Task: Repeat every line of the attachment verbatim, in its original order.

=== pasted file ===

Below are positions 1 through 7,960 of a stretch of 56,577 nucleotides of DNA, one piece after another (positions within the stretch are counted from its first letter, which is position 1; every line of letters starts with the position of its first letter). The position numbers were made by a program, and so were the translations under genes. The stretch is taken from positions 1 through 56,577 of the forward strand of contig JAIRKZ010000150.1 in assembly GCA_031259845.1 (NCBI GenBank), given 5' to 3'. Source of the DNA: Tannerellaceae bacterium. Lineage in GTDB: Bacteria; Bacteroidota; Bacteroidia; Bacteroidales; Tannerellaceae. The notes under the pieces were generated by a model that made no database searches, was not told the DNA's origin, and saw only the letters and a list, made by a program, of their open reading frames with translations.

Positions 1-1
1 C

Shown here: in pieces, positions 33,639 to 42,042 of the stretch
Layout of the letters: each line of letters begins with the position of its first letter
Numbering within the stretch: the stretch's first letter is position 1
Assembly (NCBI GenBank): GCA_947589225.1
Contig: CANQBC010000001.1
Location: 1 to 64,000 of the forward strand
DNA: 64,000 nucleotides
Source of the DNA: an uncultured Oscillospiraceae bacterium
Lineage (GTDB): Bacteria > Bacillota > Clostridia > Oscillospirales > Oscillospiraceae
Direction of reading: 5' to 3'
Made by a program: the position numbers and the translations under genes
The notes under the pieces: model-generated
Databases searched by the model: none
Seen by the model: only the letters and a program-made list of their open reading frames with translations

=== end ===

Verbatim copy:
Below are positions 1 through 7,960 of a stretch of 56,577 nucleotides of DNA, one piece after another (positions within the stretch are counted from its first letter, which is position 1; every line of letters starts with the position of its first letter). The position numbers were made by a program, and so were the translations under genes. The stretch is taken from positions 1 through 56,577 of the forward strand of contig JAIRKZ010000150.1 in assembly GCA_031259845.1 (NCBI GenBank), given 5' to 3'. Source of the DNA: Tannerellaceae bacterium. Lineage in GTDB: Bacteria; Bacteroidota; Bacteroidia; Bacteroidales; Tannerellaceae. The notes under the pieces were generated by a model that made no database searches, was not told the DNA's origin, and saw only the letters and a list, made by a program, of their open reading frames with translations.

Positions 1-1
1 C

Shown here: in pieces, positions 33,639 to 42,042 of the stretch
Layout of the letters: each line of letters begins with the position of its first letter
Numbering within the stretch: the stretch's first letter is position 1
Assembly (NCBI GenBank): GCA_947589225.1
Contig: CANQBC010000001.1
Location: 1 to 64,000 of the forward strand
DNA: 64,000 nucleotides
Source of the DNA: an uncultured Oscillospiraceae bacterium
Lineage (GTDB): Bacteria > Bacillota > Clostridia > Oscillospirales > Oscillospiraceae
Direction of reading: 5' to 3'
Made by a program: the position numbers and the translations under genes
The notes under the pieces: model-generated
Databases searched by the model: none
Seen by the model: only the letters and a program-made list of their open reading frames with translations